I always go swimming with them, but this is the first time an ocean has slapped them off my face. Without my glasses, crossing streets at night is all bokeh and danger, and finding restaurants without asking is nearly impossible, and about the only thing I can do close to normal is read things held a foot or less in front of my face. The only thing I can do better than normal, I found out, is pretend not to see souvenir vendors trying to get my attention. Just last week S was telling me that the Native Americans believed that long hair signified a strength in spirit, intuition. A sixth sense. During Vietnam, the war department recruited scouts from Indian reservations and found, after giving them military haircuts, that they had lost their “extrasensory” abilities. When I Skype with S and tell her what happened, she says, “Now you’ll just have to use your hair.”
I don’t have to use my hair for long. A popular guidebook says this about my next destination: “Trujillo doesn’t have much to interest potential shoppers, unless you need eyeglasses.” There I walk down Jiron Bolivar at nine-thirty in the morning and there must be two dozen opticas, just on a single block. I go into the only one with an old Peruvian man behind the counter (all the others have young female sales associates staring down either at their phones or their nails – I can’t tell which). Yo perdí mis lentes, I say. I lost my glasses. His urgency is even greater than mine, and he ushers me into the examination room and has me stare into a box for three minutes at a picture of a red house that goes in and out of focus. I spend two minutes picking out a frame with the sales clerk, one minute trying to tell her and the guy No, I don’t need the polycarbonate lenses (sin polycarbon, sin polycarbon), and two and a half hours later I come back to the shop and I can see again.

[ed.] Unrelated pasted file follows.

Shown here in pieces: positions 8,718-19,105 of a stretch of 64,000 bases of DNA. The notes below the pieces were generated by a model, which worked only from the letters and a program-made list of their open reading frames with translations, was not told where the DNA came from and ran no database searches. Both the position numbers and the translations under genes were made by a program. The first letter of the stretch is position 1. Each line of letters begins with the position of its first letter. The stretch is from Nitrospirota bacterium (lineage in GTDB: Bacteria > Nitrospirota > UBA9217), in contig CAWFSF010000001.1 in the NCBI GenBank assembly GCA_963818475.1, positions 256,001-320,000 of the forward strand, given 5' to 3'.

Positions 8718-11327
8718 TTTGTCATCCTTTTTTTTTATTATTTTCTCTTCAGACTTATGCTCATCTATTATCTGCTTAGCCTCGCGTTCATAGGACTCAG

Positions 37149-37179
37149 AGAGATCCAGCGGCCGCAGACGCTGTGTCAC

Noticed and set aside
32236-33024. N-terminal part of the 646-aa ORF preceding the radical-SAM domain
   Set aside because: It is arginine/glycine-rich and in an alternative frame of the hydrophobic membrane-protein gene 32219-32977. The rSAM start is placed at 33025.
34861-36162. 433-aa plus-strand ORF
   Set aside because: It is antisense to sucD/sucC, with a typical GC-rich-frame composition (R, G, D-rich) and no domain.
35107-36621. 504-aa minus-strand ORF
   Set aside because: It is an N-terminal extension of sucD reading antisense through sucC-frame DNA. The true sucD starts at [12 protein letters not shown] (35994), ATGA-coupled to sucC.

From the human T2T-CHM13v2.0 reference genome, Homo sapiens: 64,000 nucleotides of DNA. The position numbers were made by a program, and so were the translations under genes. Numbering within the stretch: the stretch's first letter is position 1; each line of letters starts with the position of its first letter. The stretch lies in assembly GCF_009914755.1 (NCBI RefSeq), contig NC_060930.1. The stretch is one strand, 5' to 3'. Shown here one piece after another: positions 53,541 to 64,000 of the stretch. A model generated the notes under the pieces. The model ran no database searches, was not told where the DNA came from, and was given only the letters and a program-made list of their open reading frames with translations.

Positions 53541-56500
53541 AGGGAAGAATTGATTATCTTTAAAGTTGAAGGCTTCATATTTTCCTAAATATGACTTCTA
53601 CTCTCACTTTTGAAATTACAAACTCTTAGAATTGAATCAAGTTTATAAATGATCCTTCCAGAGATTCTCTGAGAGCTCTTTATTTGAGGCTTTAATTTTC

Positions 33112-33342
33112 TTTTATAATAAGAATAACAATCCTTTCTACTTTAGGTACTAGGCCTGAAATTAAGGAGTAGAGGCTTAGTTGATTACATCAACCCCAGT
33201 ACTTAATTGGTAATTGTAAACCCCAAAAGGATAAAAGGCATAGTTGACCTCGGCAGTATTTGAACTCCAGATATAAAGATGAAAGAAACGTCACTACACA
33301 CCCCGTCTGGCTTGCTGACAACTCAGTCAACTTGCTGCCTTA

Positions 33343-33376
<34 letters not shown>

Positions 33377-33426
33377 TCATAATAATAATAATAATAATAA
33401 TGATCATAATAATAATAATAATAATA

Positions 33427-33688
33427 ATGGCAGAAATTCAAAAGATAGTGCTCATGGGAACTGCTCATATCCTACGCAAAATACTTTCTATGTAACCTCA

I’ve gone through nine or ten pairs of glasses since I first started wearing them in the third grade. It’s still the adjustment period with these new lenses, getting used to the slightly stronger prescription and also to the peripheral distortions that are particular to each individual pair. A new pair of glasses is very literally a new filter on your brain. Pretty soon I will have adapted to my new reality.
In the long hours before I arrived in Trujillo, in between naps and staring at a Kindle screen with the type set two sizes bigger, I was imagining a contingency plan that involved roughing it through my remaining week in South America; imagining what it would be like to get back home finally and put on my spare glasses that have a prescription that is five years old. It occurred to me today that to go back to my previous routine in Brooklyn would be like putting on that old pair of glasses: a familiar reality, with familiar distortions, but no longer as crisp, because travel is full of waves, whether real or metaphorical, that blindside then bestow on you a pair of new eyes. One thing I’ve seen these past few months is the value of that which is unplanned. One thing I see now is that the distinction between travel and “regular life” is arbitrary. It is possible to live, even staying in one place, as though you were traveling all the time.
So if you were getting sick of these travel updates, I have news for you: they’re not stopping anytime soon.